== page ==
Did You Know?

Roughly every three days, one person biking or walking is killed by someone driving a car in the Chicago region.

Advocates fight for bike/walk education in schools

Would you like to see your local schools teach walking and biking safety to kids? With your help, we can make that happen.

Last year, thanks to the efforts of Active Trans and our partners, a law was passed requiring that K-8 public schools teach walking and biking safety to students.

Now we’re working with advocates in communities across the Chicago region to help implement the Illinois Bike Walk Education in Schools Act and encourage districts to comply with the new requirement.

Talk to school leaders

To accomplish this, we’re calling on residents in the suburbs to meet with their school district leaders to build awareness and help ensure walking and biking education is incorporated into curriculum of their schools.

Arming our children with safety skills is necessary. Nearly five children are hit by people driving every day in Illinois while walking or biking within one block of school.

We’ve heard from 30 advocates representing 18 school districts who have already reached out directly to their local school districts. Responses from schools have varied with several advocates reporting promising results.

Advocates can share with their local schools this list of free biking and walking safety curriculum resources. Already, the Illinois Association of School Boards has shared this resource with all public school districts.

In the west suburban city of Batavia, for example, schools have been very receptive. Advocates have been working closely with school administrators, PE teachers and parent teacher organizations (PTOs) to incorporate several recommended resources into their curriculum for the 2019-20 school year.

This receptivity may be in part due to long-standing relationships advocates have built with school staff. For the last three years, the Batavia Bicycle Commission has been teaching bike education to every 3rd grader at six schools and has also helped organize community bike rodeos, bike helmet giveaways and bike-to-school-day events.

Patience and persistence

In Chicago, Active Trans is working with community partners and Chicago Public Schools curriculum staff to develop a policy to meet the requirement and encourage the school board to adopt it.

In other communities around the region, advocates who have reached out to their school districts are either waiting for a response or waiting for administrators to set up a meeting and review the suggested educational resources.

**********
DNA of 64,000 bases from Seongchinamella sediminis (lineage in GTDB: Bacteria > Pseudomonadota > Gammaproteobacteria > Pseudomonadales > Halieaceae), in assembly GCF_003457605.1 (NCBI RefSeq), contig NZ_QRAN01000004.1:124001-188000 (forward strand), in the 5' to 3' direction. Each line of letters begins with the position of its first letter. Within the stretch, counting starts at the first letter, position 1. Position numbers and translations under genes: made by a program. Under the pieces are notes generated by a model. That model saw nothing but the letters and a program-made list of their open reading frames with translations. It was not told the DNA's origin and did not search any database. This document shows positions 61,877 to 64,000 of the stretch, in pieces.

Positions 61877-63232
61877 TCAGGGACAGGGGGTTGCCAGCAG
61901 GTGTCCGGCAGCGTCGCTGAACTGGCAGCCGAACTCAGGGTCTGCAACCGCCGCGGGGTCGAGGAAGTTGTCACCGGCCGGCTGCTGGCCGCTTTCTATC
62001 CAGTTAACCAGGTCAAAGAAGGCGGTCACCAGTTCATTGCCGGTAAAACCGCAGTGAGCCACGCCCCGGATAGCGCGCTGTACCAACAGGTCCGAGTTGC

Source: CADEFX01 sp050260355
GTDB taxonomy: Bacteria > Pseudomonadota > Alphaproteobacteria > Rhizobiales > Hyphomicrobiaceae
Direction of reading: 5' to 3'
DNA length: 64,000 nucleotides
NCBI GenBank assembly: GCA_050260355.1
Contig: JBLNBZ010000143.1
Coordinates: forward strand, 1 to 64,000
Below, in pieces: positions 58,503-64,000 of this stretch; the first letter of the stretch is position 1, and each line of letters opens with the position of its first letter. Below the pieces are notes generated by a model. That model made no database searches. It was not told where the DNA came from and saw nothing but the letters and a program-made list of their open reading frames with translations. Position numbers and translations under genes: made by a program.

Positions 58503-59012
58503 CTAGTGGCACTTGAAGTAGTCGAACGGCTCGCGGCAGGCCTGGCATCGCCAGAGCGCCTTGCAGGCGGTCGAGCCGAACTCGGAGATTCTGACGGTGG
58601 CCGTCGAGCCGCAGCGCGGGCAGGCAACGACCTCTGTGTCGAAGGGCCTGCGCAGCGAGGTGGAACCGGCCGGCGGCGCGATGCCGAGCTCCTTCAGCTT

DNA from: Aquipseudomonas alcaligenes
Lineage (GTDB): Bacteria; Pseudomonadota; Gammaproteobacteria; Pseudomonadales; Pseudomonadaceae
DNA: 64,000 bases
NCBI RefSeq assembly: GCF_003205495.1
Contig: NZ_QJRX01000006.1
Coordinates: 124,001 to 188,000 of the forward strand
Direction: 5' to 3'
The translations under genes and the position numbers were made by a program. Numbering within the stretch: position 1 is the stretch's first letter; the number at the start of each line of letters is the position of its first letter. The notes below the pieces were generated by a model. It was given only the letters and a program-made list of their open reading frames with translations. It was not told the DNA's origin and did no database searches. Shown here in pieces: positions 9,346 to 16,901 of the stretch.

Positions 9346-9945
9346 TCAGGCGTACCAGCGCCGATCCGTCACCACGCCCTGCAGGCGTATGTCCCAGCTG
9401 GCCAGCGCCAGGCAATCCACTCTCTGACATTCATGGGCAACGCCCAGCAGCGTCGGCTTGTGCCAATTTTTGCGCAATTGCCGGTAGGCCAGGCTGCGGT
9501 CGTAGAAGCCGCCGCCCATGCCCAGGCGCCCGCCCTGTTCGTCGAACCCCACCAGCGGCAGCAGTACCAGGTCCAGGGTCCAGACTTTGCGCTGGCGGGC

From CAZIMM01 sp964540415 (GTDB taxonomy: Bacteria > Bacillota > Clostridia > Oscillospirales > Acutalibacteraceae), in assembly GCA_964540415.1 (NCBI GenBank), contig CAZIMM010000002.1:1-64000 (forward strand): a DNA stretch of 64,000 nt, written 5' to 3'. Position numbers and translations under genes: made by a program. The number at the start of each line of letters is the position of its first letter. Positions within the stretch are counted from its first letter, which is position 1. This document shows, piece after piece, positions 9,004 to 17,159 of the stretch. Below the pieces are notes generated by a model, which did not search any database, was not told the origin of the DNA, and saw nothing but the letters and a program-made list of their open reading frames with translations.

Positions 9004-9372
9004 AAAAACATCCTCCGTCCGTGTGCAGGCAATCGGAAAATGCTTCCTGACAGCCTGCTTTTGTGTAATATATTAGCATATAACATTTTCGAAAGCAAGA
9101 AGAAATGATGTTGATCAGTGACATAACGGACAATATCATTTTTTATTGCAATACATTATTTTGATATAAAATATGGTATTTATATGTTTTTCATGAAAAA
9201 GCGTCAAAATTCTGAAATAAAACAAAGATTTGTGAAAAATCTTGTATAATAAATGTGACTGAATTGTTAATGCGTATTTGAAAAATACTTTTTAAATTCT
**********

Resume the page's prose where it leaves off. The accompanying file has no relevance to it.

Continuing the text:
An advocate from the northwest suburbs says patience and persistence is key. “I got an initial response very quickly, but to actually set up a meeting, it took over a month. These administrators are busy people so I sent reminder emails to let them know I was here to help with this new mandate they have to face. Patience is part of the process.”

If you’d like to get involved in your community, here are five initial steps you can take:

  1. Familiarize yourself with the new law — watch our webinar and check out the toolkit to review details of the bill and the educational resources available to schools.
  2. Sign up to be a school liaison — check if there’s anyone else in your community who is also signed-up and connect with them.
  3. Reach out to your school district superintendent to find out what would be helpful
    • Ask if school board is aware of new law and if they’ve voted to adopt it yet.
    • Let them know you have recommended educational resources you can share.
    • Ask about scheduling a time to present to the school board or meet with school administrators.
  4. Meet with appropriate school administrators and/or make a presentation to your school board
    • Schedule a sit-down meeting with appropriate school district administrators or groups (e.g., director of curriculum).
    • Give a 3 to 5 minute presentation to the school board using the Powerpoint template and script in the toolkit.
  5. Follow-up with school about progress.

By learning about walking and biking safety in schools, children will be safer while using streets and sidewalks. These skills promote healthy lifestyles and provide students with important life skills that can be used throughout their lives.

If you’d like to get involved advocating for walking and biking safety for kids and become a school liaison, please reach out to Maggie Melin at or call 312-216-0475.